A new study based on the Between the Lines research project — a two-year project between researchers at Drexel University and the Mexico section of the US-Mexico Border Health Commission — offers perspectives on the discrimination and trauma felt by immigrant children amid anti-immigrant rhetoric and family separation policies from 2019-2021.
For people with chronic kidney disease, obesity can increase risks of kidney function decline and is associated with worse outcomes after kidney transplant surgery. But weight loss attempts must be managed with care to avoid […]
Drexel faculty Brandy-Joe Milliron, PhD and Ann Klassen, PhD share insight on their recently published study about water, sanitation and hygiene practices in the central Asian country of Tajikistan.
Obesity is a risk factor for end-stage kidney disease (ESKD), and it can prevent an ESKD patient from becoming eligible for a life-saving kidney transplant. New findings from researchers at Drexel’s College of Medicine, School of Public Health and College of Nursing and Health Professions – in conversations with patients and clinical teams – suggests that critical weight management conversations between patients and their care teams simply aren’t happening, and the communication breakdown doesn’t end there.
A number of Drexel University researchers helped the public better understand what happened and the city’s response during the week – shedding light on health risks associated with the chemical that leaked from a latex plant in Bucks County into a tributary of the Delaware; Philadelphia’s water testing and treatment process; and the city’s emergency response procedures.
As the United States approaches nearly 100 million COVID-19 cases and the convergence of a widely reported “tripledemic” of COVID-19, the flu, and Respiratory syncytial virus (RSV), this holiday season, policymakers should support paid sick leave policies to prevent the spread of infectious disease, say researchers at the Dornsife School of Public Health in a recently published paper in the journal Health Affairs.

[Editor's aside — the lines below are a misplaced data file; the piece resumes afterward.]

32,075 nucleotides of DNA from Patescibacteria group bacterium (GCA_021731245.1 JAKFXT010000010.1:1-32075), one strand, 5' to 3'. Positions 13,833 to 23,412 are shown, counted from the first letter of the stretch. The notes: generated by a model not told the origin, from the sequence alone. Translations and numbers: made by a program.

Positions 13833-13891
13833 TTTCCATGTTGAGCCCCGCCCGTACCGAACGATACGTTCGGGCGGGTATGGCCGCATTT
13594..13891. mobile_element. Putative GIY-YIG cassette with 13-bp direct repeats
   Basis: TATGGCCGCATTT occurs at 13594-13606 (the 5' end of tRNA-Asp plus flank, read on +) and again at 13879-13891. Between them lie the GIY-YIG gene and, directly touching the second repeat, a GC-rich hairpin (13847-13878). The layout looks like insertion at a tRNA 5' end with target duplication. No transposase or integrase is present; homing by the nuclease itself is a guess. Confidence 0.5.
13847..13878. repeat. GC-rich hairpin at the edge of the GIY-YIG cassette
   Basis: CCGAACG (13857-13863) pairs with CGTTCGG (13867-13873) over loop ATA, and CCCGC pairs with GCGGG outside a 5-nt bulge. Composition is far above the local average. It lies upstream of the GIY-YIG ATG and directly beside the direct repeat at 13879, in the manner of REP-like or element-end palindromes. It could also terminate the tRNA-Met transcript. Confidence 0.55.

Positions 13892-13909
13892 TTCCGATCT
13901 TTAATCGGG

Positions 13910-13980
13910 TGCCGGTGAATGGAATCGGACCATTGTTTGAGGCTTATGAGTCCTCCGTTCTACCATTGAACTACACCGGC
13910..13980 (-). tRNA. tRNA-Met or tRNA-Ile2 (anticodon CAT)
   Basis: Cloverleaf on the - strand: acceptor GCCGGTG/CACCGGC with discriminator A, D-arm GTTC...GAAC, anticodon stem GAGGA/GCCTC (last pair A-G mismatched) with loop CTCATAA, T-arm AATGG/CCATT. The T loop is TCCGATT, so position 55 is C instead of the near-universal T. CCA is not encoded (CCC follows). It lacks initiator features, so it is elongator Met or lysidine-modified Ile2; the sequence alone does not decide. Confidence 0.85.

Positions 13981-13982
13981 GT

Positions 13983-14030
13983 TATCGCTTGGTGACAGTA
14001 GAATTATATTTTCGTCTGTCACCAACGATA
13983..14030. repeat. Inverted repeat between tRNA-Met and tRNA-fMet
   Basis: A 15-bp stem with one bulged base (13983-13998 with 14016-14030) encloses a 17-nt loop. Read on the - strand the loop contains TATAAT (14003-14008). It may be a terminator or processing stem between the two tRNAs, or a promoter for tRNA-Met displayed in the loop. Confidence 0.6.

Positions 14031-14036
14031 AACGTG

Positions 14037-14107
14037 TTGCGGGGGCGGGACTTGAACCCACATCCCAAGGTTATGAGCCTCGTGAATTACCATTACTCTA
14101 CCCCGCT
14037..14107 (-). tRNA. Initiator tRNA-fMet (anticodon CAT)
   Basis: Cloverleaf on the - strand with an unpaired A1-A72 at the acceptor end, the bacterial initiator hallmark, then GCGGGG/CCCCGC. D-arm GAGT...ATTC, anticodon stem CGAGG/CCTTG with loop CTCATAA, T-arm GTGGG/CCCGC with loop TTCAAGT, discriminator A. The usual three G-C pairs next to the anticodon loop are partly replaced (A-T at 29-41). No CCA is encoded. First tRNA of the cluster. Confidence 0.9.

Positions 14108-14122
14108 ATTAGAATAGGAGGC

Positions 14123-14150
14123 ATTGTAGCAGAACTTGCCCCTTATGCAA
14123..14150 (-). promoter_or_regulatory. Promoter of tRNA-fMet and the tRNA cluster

As many communities across the country struggle with rising violence, a team of researchers from Drexel’s Dornsife School of Public Health took a unique approach to better understand the experiences of victims of urban violence […]
Throughout the COVID-19 pandemic, experts from Drexel University’s Dornsife School of Public Health have researched disparities in testing, vaccination, health care access and other markers of the pandemic response. The latest study, this month in […]
Although the commonwealth’s laws may be inconvenient for some, the idea of adding inconvenience may help the public’s health, according to new data from researchers at the Urban Health Collaborative at Drexel’s Dornsife School of Public Health, recently published in the journal Substance Abuse Treatment, Prevention, and Policy.
We’ve passed the annual tax-filing deadline, and households across the country have gathered financial papers documenting tax payments — with the ostensible goal of paying our share so the government can provide for the public good. But as the pandemic continues into its third year, it’s reasonable to wonder how those tax dollars are being used to build healthier, more equitable communities — and how we are to know if those programs are working.